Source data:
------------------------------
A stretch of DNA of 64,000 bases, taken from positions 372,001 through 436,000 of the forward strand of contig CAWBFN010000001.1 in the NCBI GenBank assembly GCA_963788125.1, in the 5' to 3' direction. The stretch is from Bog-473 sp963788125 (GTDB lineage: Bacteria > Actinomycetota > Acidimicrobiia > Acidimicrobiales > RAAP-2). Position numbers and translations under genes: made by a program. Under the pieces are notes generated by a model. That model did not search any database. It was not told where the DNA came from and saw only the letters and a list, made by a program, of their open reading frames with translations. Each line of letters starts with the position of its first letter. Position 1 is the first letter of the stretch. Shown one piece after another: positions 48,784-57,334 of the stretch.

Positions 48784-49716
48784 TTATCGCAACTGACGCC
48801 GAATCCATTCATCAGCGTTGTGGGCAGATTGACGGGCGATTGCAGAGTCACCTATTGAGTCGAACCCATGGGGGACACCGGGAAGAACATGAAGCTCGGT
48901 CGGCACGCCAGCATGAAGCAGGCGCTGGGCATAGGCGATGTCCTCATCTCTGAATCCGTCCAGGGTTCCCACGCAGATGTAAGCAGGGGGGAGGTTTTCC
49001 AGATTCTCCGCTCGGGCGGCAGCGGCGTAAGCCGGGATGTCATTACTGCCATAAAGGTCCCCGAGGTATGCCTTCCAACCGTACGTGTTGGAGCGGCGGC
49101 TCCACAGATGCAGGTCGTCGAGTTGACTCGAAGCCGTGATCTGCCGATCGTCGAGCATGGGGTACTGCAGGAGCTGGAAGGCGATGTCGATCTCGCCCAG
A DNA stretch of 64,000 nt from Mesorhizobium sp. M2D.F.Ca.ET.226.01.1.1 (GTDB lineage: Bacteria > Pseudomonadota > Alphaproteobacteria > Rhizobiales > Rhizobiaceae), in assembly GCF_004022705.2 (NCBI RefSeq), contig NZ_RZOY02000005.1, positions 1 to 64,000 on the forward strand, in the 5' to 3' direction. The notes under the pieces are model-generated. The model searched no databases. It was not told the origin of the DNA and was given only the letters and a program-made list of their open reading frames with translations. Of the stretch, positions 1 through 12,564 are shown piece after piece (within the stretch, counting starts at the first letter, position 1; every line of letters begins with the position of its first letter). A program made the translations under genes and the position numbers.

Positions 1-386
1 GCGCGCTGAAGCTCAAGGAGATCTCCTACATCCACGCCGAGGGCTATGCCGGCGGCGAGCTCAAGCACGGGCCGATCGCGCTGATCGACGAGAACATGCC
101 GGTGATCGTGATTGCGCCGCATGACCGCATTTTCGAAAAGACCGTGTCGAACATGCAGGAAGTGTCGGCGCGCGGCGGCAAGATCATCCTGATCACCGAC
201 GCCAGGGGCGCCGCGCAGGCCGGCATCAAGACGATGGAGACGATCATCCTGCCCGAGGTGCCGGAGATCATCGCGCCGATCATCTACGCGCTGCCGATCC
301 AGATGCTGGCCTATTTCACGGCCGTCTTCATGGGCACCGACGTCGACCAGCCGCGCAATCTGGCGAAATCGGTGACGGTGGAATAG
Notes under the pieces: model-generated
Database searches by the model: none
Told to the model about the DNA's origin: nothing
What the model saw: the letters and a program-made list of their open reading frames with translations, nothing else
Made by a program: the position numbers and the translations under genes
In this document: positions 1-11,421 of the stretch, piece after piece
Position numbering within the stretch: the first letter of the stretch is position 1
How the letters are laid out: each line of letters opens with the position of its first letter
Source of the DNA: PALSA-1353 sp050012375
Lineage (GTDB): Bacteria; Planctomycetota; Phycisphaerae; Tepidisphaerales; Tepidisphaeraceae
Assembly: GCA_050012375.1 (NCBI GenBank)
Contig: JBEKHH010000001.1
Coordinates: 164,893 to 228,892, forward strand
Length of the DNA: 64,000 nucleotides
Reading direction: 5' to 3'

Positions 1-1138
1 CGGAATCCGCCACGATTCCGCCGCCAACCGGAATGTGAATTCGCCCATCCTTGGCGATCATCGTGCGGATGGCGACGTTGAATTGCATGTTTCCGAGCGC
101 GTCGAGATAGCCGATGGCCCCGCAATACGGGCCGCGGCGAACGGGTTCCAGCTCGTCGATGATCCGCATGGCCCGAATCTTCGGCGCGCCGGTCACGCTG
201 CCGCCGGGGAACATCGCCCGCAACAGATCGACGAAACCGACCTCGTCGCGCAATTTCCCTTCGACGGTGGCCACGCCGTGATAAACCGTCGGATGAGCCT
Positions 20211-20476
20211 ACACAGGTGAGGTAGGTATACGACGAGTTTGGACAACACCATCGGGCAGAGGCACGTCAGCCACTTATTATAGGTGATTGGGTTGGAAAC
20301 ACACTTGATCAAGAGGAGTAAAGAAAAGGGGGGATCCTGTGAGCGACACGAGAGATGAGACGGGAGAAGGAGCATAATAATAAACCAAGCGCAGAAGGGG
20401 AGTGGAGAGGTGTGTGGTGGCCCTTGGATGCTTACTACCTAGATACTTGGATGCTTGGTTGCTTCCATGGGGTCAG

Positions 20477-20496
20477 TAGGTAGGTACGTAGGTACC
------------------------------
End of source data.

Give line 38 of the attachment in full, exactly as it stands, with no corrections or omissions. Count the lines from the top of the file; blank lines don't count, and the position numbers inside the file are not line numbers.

20477 TAGGTAGGTACGTAGGTACC